The next day saw us off to another cooking class. Seasons of My Heart is large enough that we didn't have to divide into our two groups. It is located to the north of Oaxaca in San Lorenzo Cacaotepec. (This was another example of a village having a "first name" after a saint and a "last name" given by the indigenous people.) Our bus successfully navigated the village streets and the dirt road into the country, but was stymied by the tight turns leading to the school. He eventually tried backing in, but only made it to a point where we could all get out and walk the rest of the way.
We saw these little three-wheeled taxis everywhere in the smaller towns and occasionally in Oaxaca as well.
As we traveled to our class, there was a small local taxi following us and waiting patiently for the bus to jockey around in its attempt to get to the cooking school. It turned out that the passenger was one of our presenters!
The school was the dome-shaped building in the trees. We didn't mind the extra hike up.
The inside was filled with whimsical touches, brilliant colors, and decorations.
The bathroom was truly amazing, but I didn't take my camera. The lizard at Barcelona's Parc Guell would be envious!
The constellation of stars hanging from the cupola gently swayed in the air currents.
But we were here to cook. Even the trays of ingredients for the various dishes were colorfully arranged.
First, however, we were treated to a cheese-making demonstration. Susana Trilling, the owner of Seasons of My Heart, is explaining the process used by Rora Matadamas to make queso fresco. Although here it is made with raw milk still warm from the cow, it is possible to make it using pasteurized whole milk. Once the curds are formed, they are strained in cheesecloth and pressed to remove all the whey.
The cheese is pressed into molds woven from rushes. It can either be used immediately or aged briefly. We would be using both the fresh cheese and the same cheese that had been aged one day.
A further step in making the cheese is to knead the curds until they begin to coalesce and then pull them into long ropes. We were each given a piece to experiment on (hence no pictures) and it was a lot harder than it looked. Once the cheese is pulled, it cannot be smooshed back together again to start over. When Rosa did it, she made long ropes where are then rolled into the balls of Oaxaca string cheese. It was delicious.
The balls can be tightly wrapped in plastic and will keep quite a while. Haydee, our guide, had dibs on three of the balls to take home with her. They made the rest of the trip with us!
If you are unable to find a source for these cheeses and don't fancy making them yourself we were told that a good mail-order source for similar products is The Mozzarella Company in Texas. Years ago we saw a presentation by the owner, who graduated from the same college I did, at the Smithsonian, and I'm happy to put in a plug for those cheeses.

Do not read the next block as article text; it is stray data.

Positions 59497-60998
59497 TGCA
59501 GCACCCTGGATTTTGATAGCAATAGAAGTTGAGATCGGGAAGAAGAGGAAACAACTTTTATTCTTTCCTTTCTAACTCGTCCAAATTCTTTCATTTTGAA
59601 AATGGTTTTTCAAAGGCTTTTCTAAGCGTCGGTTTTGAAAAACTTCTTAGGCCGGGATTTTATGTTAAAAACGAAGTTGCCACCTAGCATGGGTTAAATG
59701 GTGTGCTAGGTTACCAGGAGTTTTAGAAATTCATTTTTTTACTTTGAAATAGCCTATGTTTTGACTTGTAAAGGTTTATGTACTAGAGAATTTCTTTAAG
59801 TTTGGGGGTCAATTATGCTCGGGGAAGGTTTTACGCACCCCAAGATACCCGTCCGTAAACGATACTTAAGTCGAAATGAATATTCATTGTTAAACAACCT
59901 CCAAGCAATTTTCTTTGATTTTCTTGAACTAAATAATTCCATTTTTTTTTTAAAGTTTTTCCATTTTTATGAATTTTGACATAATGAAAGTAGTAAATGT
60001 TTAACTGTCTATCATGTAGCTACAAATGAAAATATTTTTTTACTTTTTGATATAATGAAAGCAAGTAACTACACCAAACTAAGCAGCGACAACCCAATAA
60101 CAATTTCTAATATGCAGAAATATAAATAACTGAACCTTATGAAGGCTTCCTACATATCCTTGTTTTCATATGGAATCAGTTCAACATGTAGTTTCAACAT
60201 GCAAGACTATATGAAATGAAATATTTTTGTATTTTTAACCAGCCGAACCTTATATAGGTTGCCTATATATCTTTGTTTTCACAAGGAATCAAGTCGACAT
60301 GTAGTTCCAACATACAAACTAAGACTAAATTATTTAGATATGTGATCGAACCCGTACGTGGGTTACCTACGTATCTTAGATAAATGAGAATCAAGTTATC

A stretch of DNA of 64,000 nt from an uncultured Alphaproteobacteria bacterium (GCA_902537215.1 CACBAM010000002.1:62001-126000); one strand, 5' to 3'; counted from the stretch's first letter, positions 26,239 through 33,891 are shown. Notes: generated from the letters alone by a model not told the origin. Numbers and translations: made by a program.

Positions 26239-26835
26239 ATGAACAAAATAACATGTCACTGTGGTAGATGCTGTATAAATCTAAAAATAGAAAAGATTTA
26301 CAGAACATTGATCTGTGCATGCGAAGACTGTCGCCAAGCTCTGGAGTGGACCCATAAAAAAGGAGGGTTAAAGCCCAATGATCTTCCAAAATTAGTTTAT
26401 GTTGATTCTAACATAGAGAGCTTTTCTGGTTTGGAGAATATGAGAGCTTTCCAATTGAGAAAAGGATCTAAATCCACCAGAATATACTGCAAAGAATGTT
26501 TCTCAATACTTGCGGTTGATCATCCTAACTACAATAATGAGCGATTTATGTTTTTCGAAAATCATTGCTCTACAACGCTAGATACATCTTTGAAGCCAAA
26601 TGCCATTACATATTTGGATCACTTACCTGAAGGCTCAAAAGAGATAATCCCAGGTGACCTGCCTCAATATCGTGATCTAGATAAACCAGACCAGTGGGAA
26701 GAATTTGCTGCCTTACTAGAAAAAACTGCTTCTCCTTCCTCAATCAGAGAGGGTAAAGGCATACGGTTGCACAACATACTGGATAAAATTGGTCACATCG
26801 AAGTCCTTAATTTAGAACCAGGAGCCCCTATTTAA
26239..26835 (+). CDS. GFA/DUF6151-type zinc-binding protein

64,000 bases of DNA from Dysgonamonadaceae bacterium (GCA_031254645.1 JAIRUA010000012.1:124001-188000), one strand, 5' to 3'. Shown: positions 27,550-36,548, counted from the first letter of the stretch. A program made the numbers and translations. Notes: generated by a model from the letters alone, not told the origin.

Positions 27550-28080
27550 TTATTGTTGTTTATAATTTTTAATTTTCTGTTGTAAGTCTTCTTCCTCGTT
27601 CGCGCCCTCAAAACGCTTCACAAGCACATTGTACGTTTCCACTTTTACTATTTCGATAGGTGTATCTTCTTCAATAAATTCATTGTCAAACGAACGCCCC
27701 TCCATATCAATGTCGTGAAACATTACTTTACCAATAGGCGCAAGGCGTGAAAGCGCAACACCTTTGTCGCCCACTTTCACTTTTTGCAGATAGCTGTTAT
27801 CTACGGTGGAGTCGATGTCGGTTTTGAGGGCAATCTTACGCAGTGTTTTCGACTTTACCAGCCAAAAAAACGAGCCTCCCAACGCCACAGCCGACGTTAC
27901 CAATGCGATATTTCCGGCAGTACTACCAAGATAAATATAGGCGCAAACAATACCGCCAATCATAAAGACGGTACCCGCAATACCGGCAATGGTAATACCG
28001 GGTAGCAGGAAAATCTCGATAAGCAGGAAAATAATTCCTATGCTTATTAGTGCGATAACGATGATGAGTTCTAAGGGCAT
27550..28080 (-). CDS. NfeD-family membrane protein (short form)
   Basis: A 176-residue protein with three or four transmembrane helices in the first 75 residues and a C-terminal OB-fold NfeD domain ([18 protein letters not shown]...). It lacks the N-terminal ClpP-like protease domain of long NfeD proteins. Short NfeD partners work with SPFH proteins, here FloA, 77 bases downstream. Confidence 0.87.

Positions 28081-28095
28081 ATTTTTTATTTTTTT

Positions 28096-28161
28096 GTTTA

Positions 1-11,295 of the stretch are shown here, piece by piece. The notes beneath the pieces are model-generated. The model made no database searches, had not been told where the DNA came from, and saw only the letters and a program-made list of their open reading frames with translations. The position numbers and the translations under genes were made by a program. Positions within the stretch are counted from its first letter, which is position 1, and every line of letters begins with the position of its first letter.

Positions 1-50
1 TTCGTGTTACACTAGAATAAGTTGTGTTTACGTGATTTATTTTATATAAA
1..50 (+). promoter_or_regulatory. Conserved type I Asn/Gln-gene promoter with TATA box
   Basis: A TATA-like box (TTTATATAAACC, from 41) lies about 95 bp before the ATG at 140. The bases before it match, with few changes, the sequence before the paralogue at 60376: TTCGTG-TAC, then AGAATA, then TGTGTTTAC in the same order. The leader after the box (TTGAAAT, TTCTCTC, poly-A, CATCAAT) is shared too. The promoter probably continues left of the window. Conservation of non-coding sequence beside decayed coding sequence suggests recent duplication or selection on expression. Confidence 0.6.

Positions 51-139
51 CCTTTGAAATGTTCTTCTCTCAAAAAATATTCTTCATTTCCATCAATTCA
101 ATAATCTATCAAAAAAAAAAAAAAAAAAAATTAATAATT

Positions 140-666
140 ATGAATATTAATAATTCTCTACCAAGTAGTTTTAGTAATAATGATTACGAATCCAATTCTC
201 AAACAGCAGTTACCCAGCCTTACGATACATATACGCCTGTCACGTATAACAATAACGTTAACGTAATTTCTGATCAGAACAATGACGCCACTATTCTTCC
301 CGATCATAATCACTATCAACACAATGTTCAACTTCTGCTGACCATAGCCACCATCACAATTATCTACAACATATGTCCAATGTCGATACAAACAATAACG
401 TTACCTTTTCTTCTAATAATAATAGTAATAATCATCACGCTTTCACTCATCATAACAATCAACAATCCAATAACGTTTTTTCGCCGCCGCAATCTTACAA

After the demonstration we had a light lunch of yesterday's cheese in tomato sauce. Yum!
Thus fortified we formed teams to prepare our evening meal. I signed up for the team making Tetelas de Juxtlahuaca. It was a good choice because, although some of the other teams had time on their hands, the four members of our team were running full on for the entire afternoon. We had to make the bean paste, the tortillas, the salsa (including roasting and peeling the tomatoes and chiles) all as separate steps.
At critical times in all the recipes, the entire group was given the opportunity for hands on. The most interesting exercise was wrapping the marinated chicken in banana leaves prior to steaming.
And THEN we had to cook them. And plate them.
We won't be able to reproduce this large outdoor wood-fired comal at home for sure! Laura is careful not to get her fingers scortched.
Thankfully we were all able to keep our energy up with infusions of good Mexican beer throughout the afternoon!
All of the teams had help and guidance from Susana's excellent staff or everything would have taken much longer still.
We had tortilla soup several times during our stay in Mexico although this was my favorite. This is a perfect way to use up left-over tortillas. There are a million recipes out on the WWW. The recipe distributed at the school didn't use black bean paste, but the one we prepared and served did. Hmmm.
I'm a sucker for bread pudding so I had to include this. Especially since it is really a Cajun recipe adapted to local ingredients -- like squash and mezcal. Yummy!
Happy cooks waiting to be fed!
Several of the group had reservations at one of the downtown restaurants for dinner, but most of us were too stuffed after our four-course meal. The participants kept dwindling until I think it was only a couple of determined diners who made it out.
Somehow or the other, Tonio, our intrepid bus driver had managed to get the bus turned around and into the driveway to take us home. It was a beautiful afternoon drive through the Etla Valley back to Oaxaca.
As we reentered Oaxaca city we had a last glimpse of the site of Monte Alban. It's hard to identify it from this picture, but it's there.
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